Fortunately, Kelso was allowed to return home later that night. He was shaken and sore, but not discouraged. “He continued protesting against the military dictatorship because he is a man of convictions,” says Querube Kelso.
Kelso and Koshewa grew fond of each other shortly after meeting, but to Kelso’s family, they first presented themselves as “just friends.” Koshewa grew very close to Kelso’s entire family.
“I actually got to know him at first,” Koshewa says of Kelso’s father. “But he just thought I was a friend. When we actually decided to go abroad together and Ahmed said, ‘Oh he’s my partner,’ that changed.”
This is when things got out of hand and the family dynamic changed.
“It was really hard. We couldn’t all be together as a family for many years,” says Koshewa. “Everyone would go over to his sister’s or we’d go out and his dad just wouldn’t come.”
Querube Kelso remembers the challenging and emotional time as if it were yesterday.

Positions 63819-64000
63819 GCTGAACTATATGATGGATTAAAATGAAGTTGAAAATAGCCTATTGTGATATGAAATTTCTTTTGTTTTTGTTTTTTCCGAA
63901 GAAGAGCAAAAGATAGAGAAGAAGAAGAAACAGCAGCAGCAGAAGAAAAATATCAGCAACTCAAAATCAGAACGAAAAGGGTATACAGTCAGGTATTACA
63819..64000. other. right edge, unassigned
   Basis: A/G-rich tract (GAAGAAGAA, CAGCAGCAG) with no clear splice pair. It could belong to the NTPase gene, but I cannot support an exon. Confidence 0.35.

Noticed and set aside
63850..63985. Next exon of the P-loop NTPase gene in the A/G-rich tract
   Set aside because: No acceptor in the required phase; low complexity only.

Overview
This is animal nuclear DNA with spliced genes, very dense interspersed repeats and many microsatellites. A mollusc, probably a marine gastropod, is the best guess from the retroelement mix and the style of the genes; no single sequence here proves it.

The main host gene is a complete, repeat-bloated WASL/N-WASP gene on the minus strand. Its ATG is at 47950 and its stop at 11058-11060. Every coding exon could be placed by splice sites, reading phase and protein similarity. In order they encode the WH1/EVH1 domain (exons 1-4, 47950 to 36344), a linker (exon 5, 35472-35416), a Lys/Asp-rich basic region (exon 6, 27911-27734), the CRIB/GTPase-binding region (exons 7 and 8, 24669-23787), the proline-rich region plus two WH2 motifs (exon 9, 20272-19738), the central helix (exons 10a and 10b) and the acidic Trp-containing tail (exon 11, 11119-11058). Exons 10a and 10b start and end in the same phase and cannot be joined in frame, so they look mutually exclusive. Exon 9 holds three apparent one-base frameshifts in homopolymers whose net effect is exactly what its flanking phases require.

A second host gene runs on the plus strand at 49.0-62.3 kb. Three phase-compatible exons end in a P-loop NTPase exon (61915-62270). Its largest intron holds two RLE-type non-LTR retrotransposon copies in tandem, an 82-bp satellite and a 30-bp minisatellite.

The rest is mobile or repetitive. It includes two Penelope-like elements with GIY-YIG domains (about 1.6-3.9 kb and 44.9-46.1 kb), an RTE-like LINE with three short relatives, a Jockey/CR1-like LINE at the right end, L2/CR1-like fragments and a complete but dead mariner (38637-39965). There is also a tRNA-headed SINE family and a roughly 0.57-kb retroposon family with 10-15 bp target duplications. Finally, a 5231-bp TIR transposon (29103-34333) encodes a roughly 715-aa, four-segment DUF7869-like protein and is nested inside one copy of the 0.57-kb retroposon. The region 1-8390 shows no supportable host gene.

“My priority was Ahmed’s well being and happiness; above all I concentrated in giving my brother my love and moral support as best as I knew,” she says. “I wanted to be there for him.”
Nineteen years after the conflict arose, Kelso’s father invited Koshewa over on Christmas Eve. He gave Koshewa a present and acted as if nothing had happened.
“Now I have some of my best conversations with him,” Koshewa says. “It was pretty encouraging because it shows that people have the capacity to change. He was already in his 80s when he decided to accept me, and now it’s really normal. I love going there.”
Kelso will never understand what went through his father’s mind to engender that change, but he’s very grateful that he and his partner receive a warm welcome when they take their annual trip to Panama.